Pele responds to protesters that called him a “traitor”
The 73 year-old has been seen to be increasingly aligned with FIFA and Brazil’s vast overspending and was last week targeted by a group of about 150 protesters that gathered in Rio.
Pelé, who led his country to three World Cup titles between 1958 and 1970, last year criticised rallies being held in Brazil during the Confederations Cup and urged his compatriots to “forget all the commotion and remember how the Brazilian squad is our country and our blood”.
This advice did not go down well, with large swathes of the populations backing the protesters’ demands for better public transport, health care and security.
Pelé has moved to clarify his position following the protests directed at him last week.
“I now have a little problem there because I was against the protests aimed at the players and team. The corruption was not with the players, but with the political people. Some journalists did not understand me when I asked the protesters: ‘Do not boo the players; do not boo the Brazilian team,’” Pelé told The National at a conference in Dubai on Sunday.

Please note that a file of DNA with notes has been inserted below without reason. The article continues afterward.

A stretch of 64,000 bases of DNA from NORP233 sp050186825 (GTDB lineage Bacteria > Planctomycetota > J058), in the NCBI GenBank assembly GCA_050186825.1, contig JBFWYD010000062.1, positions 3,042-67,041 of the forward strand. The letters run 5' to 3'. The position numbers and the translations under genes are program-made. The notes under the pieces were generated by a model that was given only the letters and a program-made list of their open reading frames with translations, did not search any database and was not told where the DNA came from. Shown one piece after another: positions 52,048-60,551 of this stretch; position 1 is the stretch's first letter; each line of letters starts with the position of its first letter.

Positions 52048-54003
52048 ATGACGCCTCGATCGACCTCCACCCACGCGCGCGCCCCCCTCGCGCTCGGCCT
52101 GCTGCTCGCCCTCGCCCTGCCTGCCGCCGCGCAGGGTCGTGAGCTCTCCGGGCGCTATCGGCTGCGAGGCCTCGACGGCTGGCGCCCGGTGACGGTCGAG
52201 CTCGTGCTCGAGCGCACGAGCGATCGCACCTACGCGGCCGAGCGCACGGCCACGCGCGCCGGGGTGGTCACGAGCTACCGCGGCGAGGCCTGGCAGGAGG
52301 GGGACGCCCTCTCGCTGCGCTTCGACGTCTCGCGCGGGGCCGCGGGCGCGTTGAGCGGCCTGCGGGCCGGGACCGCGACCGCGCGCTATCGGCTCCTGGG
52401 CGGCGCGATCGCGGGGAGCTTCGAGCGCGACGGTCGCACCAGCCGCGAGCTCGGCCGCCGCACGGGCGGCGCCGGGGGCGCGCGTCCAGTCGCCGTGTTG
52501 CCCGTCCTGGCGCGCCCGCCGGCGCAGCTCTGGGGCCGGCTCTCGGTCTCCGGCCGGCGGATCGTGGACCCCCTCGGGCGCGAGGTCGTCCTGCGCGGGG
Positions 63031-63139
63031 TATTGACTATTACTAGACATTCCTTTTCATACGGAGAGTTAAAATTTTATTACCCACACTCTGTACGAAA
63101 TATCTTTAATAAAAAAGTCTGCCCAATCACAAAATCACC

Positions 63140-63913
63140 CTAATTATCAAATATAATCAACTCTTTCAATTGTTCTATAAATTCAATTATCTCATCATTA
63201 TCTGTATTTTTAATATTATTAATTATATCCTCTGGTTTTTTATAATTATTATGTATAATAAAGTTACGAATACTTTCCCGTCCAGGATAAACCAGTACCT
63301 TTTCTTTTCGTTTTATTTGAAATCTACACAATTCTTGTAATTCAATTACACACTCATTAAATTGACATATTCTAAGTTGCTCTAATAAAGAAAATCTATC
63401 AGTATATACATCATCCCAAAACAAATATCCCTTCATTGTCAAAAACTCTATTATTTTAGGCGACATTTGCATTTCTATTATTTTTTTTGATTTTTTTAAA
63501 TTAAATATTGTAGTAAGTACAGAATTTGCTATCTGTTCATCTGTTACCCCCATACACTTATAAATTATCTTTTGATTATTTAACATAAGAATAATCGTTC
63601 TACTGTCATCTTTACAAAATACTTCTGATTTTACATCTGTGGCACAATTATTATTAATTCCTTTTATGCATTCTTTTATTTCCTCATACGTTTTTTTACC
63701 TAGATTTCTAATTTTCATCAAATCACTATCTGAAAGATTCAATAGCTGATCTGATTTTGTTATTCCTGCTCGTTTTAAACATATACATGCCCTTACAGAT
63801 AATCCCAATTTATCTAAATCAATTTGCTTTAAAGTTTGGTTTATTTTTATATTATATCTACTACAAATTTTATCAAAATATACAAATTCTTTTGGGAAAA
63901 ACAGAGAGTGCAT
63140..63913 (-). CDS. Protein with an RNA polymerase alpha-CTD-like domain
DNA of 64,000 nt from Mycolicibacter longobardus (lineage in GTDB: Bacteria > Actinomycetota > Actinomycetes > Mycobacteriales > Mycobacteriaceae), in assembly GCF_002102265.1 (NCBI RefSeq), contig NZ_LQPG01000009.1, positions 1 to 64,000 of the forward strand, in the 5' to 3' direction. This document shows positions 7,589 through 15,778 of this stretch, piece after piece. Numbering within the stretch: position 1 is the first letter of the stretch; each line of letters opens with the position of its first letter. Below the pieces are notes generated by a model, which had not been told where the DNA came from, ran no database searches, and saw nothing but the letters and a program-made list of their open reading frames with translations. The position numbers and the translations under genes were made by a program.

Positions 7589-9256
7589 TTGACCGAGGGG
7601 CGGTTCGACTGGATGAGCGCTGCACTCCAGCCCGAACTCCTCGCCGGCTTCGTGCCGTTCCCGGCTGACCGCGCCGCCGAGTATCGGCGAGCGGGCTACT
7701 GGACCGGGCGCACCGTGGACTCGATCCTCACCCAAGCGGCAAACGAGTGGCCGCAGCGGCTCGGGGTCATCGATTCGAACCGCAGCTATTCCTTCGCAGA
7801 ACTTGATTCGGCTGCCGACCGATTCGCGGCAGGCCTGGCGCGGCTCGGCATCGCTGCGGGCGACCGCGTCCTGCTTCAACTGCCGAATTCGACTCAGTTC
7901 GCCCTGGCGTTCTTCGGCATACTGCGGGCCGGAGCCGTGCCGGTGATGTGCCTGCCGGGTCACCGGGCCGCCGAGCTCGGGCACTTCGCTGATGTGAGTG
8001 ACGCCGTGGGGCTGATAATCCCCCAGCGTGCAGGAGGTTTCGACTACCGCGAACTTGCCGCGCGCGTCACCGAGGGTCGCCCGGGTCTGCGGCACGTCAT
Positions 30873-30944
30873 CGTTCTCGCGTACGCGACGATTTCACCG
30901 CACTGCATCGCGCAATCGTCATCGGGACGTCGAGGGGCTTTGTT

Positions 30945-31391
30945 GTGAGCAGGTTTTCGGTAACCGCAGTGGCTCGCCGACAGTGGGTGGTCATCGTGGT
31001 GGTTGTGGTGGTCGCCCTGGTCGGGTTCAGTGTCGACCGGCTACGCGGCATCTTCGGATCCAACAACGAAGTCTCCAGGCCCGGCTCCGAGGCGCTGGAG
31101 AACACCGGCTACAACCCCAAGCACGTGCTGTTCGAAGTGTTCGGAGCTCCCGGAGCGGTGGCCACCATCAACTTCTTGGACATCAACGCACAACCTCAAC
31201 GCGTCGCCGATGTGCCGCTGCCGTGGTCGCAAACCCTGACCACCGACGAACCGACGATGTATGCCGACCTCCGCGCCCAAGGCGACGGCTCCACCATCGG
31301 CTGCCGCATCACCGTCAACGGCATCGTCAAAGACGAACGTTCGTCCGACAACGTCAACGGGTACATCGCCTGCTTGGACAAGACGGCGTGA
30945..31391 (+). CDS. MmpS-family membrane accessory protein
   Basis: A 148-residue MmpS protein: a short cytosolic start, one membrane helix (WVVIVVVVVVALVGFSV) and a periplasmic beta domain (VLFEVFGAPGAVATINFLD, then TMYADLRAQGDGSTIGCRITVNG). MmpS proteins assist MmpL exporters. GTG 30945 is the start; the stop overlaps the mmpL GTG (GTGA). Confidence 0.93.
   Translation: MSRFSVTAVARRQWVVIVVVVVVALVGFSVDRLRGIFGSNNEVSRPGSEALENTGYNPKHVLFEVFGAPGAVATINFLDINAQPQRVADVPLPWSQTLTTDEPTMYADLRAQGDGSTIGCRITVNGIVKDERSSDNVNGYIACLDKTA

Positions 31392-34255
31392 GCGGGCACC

“If the corruption does damage to the country, it is not our fault because football and the national team is the most important income to Brazil. I agree that the people need hospitals, I agree they need better lives, but I cannot agree with them booing the players. This is a political issue with the politicians who rob the people. That’s what I was trying to say.”
Pelé expects a repeat of last year's demonstrations to take place at this year’s World Cup, especially if the team fail to perform.
“We had a problem there before and during the Confederations Cup with a lot of protests. Fortunately, Brazil won [the tournament] and everything calmed down. We are going to have the same problem at the World Cup because if everything goes normal, things will be calm, but if Brazil has a difficult game and things do not go so well, we could see problems and they [the protesters] will use that.”
“I am against such protests because the players do not have anything do with the corruption.”